Macao is a place that reminds me a lot of Penang, Malaysia and it’s very much walkable, especially where some of the more popular places to visit in Macao is located. During our 4 days trip to experience Macao, we were able to visit quite a bit of cultural and historical sights within central Macao, and around it’s two islands.
If you’re visiting on your own without a tour guide, here’s a very much doable 1 day self guided Macao walking tour to help you enjoy what central Macao has to offer. This walking tour of popular places to visit in Macao took us about 4 hours.
From wherever you are, make your way to Leal Senado. Your walking tour starts here. Leal Senado literally means Loyal Senate and was bestowed in 1654 by the Portuguese King John IV.
The neo-classical designed building retained all of its original layout and houses a beautiful courtyard garden which is now nicely designed and filled with orchids! It also houses a small chapel which I didn’t have the opportunity to visit this time round.
Once you’ve taken your fill of photos, exit the building and make your way across the road to Senado Square.
Located at the heart of Macao and one of the most popular places to visit in Macao, the iconic Senado Square is a staple on every Macao Travel Catalog and a location where a few famous Korean dramas were shot at.
During the day, the square is teeming with people, mostly tourists, traipsing around and taking selfies. Now, if you’re one for shopping, you’ll find lanes of fashion boutiques and skincare in this area. Go on, shop to your heart’s content.
All done? Great – walk deeper into Senado Square and you’ll arrive at another iconic building – the St Dominic’s Church.
St Dominic’s Church
Constructed for worshipping Our Lady of the Rosary, St Domingo’s Church was inscribed as a World Heritage Site and is also one of the oldest churches in Macao. I was intrigued by the mixture of European and Macanese design within the Baroque style church of St Dominic. To begin with, the doors of the church is made of teak wood and the church has Chinese styled roof tiles while the centrepiece features the Madonna and Child statue.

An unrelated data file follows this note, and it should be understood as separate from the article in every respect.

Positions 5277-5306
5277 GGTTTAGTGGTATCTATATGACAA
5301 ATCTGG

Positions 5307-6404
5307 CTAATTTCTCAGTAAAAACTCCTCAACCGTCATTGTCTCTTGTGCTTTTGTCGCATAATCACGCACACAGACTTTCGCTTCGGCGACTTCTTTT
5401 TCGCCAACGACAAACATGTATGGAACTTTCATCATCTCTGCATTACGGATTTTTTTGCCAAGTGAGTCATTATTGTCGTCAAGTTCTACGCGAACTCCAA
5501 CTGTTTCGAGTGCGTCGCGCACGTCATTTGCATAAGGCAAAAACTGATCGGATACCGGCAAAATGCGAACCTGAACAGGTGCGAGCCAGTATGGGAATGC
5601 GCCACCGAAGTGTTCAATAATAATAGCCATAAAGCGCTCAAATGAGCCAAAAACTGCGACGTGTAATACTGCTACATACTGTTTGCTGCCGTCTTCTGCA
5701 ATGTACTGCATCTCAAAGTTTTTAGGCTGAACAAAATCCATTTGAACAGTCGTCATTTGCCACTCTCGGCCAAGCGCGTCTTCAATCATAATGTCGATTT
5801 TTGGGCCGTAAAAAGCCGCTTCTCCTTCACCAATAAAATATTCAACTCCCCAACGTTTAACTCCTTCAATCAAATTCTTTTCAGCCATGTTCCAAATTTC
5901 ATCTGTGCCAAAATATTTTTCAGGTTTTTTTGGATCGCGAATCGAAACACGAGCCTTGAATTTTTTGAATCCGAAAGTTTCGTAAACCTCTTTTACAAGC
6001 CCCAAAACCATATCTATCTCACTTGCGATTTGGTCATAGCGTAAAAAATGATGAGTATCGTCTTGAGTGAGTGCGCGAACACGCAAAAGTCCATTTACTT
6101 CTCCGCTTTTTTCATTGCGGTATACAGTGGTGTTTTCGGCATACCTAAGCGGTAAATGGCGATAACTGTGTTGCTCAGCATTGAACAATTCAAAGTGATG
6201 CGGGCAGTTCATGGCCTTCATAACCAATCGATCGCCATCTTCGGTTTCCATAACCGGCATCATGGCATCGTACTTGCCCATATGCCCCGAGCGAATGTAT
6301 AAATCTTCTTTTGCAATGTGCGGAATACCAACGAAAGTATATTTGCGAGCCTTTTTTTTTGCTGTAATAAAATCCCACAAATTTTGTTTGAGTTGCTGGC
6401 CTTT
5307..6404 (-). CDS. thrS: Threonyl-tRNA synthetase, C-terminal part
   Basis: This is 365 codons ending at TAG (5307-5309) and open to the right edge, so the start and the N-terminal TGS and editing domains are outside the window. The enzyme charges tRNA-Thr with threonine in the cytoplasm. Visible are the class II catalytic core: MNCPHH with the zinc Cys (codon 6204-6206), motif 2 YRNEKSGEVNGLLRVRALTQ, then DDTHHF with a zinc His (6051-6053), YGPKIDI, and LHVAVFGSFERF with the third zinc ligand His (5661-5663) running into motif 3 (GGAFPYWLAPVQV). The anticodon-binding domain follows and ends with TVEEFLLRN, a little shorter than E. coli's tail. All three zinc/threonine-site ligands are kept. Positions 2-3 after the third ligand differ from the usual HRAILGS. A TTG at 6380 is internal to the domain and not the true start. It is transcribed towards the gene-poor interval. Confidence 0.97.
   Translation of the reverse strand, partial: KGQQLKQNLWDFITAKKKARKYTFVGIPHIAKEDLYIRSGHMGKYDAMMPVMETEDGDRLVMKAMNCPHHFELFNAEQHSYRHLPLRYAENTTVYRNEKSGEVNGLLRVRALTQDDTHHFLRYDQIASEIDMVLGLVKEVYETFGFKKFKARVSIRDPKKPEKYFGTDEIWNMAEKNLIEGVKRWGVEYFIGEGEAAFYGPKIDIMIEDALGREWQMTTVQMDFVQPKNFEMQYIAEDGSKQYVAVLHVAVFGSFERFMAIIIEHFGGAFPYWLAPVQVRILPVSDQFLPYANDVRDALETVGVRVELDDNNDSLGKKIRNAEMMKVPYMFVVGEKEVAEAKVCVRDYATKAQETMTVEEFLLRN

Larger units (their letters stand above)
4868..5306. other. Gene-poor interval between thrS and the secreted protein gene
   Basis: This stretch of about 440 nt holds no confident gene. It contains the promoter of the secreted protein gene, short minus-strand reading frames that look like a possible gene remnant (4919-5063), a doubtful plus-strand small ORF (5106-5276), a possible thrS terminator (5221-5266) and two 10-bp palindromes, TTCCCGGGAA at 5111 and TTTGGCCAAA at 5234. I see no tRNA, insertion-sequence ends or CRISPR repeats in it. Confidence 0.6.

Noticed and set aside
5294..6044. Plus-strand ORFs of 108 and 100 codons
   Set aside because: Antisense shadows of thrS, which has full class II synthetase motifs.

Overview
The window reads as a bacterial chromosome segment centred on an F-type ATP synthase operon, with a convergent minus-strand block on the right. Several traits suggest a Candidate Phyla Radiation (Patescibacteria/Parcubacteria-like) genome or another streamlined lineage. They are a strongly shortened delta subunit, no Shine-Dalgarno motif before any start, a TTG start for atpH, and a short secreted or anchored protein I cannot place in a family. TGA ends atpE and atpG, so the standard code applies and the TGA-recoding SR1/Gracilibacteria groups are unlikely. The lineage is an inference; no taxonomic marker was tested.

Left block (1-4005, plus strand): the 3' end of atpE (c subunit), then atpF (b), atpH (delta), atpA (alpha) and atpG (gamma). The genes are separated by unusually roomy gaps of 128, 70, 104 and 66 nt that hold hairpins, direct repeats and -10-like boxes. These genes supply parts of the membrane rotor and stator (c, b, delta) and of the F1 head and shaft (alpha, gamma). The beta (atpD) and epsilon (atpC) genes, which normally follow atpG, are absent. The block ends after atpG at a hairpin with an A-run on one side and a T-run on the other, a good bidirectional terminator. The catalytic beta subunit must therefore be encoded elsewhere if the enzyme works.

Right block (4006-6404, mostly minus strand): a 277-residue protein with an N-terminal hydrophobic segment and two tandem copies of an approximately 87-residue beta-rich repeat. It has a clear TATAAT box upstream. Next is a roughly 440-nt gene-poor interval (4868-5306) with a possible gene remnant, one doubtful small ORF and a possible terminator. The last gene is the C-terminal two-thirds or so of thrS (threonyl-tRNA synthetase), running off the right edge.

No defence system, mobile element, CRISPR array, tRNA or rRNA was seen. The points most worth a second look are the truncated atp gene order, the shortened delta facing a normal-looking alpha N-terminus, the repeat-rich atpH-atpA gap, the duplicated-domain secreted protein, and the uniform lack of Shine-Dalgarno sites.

However, what I didn’t like about this sight, is that there are way too many people that you can barely get a decent photo in! That’s one of the cons, being one of the most popular places to visit in Macao. So my best advice to you is to visit the inside during the day, and visit again during the night to get a nice shot of the exterior without having other tourists in them!
Continue with the walking tour by making your way to St Augustine’s Square where various classified buildings awaits you amidst the traditional Portuguese streets-capes of cobblestone roads.
St Augustine’s Church
Another one of the oldest churches in Macao, St Augustine’s Church, located within the St Augustine’s Square, has been carrying on the old tradition of the Way of the Cross procession that attracts a large crowd of pilgrims every year.
As it is with all old buildings, St Augustine’s Church also carry its own share of folklore and tales. One of it happened in the year 1700s, the Way of the Cross procession was banned by the anti-Catholic government, after which, there was a sudden food shortage. The locals immediately associated the food shortage with the action and there was a public outcry for the procession to be resumed as normal. The government eventually reversed their original decision and the food shortage ended.
Moving on, make your way to the Teatro Dom Pedro V.
Teatro Dom Pedro V
Built in 1858, this is the oldest theatre in Macao and in 2005 was enlisted on the UNESCO World Heritage List as part of the Historic Centre of Macao. This theatre has survived the bygone era of theatrical shows and was once even a hub featuring adult entertainment! Today, it is a venue for staging plays and concert and is a true testimony of Macao’s performing arts.